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Clear as mud: Microsoft struggles to define 'free' for Windows 10

Gregg Keizer | June 23, 2015
Windows 10's prime spokesman said Sunday that previewers would get a free copy of the operating system.

Although some have called on Microsoft to more closely conform to Apple's approach — to eliminate confusion, to earn even more goodwill, to drive an even faster adoption of Windows 10 — there are good reasons why it has not.

Tops on that list is money: Unlike Apple, much of Microsoft's revenue comes from businesses. That revenue is not trivial. Jan Dawson, principal analyst at Jackdaw Research, has estimated Microsoft's commercial licensing revenue from Windows at around $900 million per quarter, or $3.6 billion annually. Microsoft cannot simply cede those billions and the ancillary Software Assurance annuity program: Shareholders would not stand for such fiduciary shenanigans.

Microsoft's difficulty defining "free" has, to a large extent, resulted from its corporate split-personality which tries to satisfy both consumer and commercial. It cannot announce "free to all" without a flurry of fine print.

Also in play is the symbiotic relationship Microsoft has with its hardware partners. Unlike Apple, which sells its own devices and essentially hides the cost of its OSes within them, Microsoft — its own Surface line notwithstanding — must rely on OEMs (original equipment manufacturers), and must charge them for Windows to generate revenue.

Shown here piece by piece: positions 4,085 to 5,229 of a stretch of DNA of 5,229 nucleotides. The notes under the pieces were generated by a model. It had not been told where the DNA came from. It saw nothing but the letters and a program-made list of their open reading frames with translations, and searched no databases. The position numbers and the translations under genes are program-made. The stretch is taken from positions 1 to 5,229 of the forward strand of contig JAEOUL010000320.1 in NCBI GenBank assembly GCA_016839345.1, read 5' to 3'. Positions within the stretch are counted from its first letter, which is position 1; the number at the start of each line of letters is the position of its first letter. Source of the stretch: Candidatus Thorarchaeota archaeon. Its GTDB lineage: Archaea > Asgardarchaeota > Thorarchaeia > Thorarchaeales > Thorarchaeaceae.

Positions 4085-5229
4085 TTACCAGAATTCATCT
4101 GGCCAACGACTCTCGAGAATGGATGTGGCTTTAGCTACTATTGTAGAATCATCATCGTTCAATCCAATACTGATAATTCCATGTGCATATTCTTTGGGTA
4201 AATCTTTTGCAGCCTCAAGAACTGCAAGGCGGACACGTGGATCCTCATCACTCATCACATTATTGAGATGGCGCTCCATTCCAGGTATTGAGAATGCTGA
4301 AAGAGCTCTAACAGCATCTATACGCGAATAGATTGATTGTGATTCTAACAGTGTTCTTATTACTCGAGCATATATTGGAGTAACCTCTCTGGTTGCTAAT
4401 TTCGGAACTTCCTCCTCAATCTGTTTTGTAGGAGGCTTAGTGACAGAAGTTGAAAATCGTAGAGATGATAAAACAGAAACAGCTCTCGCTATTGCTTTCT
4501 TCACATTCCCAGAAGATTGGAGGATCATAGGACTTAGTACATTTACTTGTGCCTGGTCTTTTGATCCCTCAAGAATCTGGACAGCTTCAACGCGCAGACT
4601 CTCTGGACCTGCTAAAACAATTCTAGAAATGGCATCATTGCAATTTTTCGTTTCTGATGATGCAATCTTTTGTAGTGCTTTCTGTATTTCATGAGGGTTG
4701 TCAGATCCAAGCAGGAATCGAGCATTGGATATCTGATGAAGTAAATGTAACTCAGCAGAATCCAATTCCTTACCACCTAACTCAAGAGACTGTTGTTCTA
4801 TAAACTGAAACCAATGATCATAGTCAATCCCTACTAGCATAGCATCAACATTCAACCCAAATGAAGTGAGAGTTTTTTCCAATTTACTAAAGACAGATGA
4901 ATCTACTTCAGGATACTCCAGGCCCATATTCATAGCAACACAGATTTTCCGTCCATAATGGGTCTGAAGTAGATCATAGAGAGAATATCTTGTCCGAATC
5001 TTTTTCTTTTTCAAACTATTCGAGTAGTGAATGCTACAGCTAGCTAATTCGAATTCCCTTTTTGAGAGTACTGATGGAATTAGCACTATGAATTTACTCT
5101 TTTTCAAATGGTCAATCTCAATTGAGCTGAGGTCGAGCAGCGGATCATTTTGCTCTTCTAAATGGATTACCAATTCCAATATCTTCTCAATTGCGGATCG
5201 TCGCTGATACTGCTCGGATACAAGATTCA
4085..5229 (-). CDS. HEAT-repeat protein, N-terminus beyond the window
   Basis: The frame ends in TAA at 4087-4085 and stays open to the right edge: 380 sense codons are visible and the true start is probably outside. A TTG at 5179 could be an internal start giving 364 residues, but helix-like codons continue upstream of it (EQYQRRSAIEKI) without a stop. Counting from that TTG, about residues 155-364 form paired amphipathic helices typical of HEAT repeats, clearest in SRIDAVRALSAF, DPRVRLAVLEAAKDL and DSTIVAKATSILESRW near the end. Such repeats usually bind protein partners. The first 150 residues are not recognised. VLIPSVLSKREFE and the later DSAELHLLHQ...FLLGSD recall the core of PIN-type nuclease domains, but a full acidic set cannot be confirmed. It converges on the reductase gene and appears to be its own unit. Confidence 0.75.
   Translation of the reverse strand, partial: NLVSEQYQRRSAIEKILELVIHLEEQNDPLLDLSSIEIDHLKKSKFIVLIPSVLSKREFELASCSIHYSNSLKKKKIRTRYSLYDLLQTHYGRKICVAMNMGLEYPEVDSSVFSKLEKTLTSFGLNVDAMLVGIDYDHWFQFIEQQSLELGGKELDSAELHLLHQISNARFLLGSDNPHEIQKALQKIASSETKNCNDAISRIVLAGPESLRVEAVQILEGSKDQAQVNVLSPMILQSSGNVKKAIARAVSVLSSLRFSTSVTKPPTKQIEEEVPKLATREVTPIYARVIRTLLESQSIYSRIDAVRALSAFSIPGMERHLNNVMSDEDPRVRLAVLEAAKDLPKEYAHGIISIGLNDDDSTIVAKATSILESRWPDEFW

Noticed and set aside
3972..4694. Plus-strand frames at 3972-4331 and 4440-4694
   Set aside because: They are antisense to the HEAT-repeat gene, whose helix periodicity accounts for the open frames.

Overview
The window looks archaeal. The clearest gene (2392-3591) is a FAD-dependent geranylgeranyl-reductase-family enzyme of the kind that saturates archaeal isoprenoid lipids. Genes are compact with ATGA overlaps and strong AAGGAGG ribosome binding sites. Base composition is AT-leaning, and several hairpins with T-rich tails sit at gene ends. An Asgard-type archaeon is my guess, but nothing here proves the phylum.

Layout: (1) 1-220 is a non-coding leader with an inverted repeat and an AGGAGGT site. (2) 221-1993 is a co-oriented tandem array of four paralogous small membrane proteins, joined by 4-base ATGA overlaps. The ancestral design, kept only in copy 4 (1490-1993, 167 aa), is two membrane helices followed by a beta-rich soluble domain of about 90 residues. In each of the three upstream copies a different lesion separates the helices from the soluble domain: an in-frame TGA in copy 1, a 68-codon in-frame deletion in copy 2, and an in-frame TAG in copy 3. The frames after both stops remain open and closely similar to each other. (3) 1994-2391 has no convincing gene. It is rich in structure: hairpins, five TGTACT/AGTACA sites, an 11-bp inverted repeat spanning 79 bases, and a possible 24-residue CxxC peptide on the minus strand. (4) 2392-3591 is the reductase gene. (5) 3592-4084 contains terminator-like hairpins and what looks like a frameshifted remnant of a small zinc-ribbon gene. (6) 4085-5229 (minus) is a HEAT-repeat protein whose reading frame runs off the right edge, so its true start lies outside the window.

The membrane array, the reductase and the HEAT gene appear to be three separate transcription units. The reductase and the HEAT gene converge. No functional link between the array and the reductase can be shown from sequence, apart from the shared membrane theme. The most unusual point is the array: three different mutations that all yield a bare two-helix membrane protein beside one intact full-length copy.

That relationship requires treading carefully, something Apple need not think about. It wouldn't be a surprise to find out that Microsoft's free upgrade — one year from July 29 — was made a limited-time offer because OEMs objected to anything longer. Historically, OEMs have gotten a bounce in sales after a Windows launch — Windows 8 was the exception, due as much to the macro economics of shipment declines as to its own poor reception — which will almost certainly take a hit from the free upgrade.

That's not to say some of this mess was not self-inflicted.

When OS boss Terry Myerson first announced that Windows 10's upgrade would be free, the company did not explicitly call out the Windows Enterprise ban, relegating it to a footnote on a website page. Later, of course, the company's public message swung from side to side on the pirates-get-the-upgrade and the latest about Insiders. It took Microsoft months to name prices for Windows 10 after the one-year free offer expires, with the company sticking to an old-school schedule for that disclosure even as it discarded the past in many other ways. And the firm has yet to define how long users not running Windows Enterprise will receive free updates and support.

Microsoft has 37 days to spill the rest of the details about Windows 10. Expect a data dump, more questions, more muddled answers.

 

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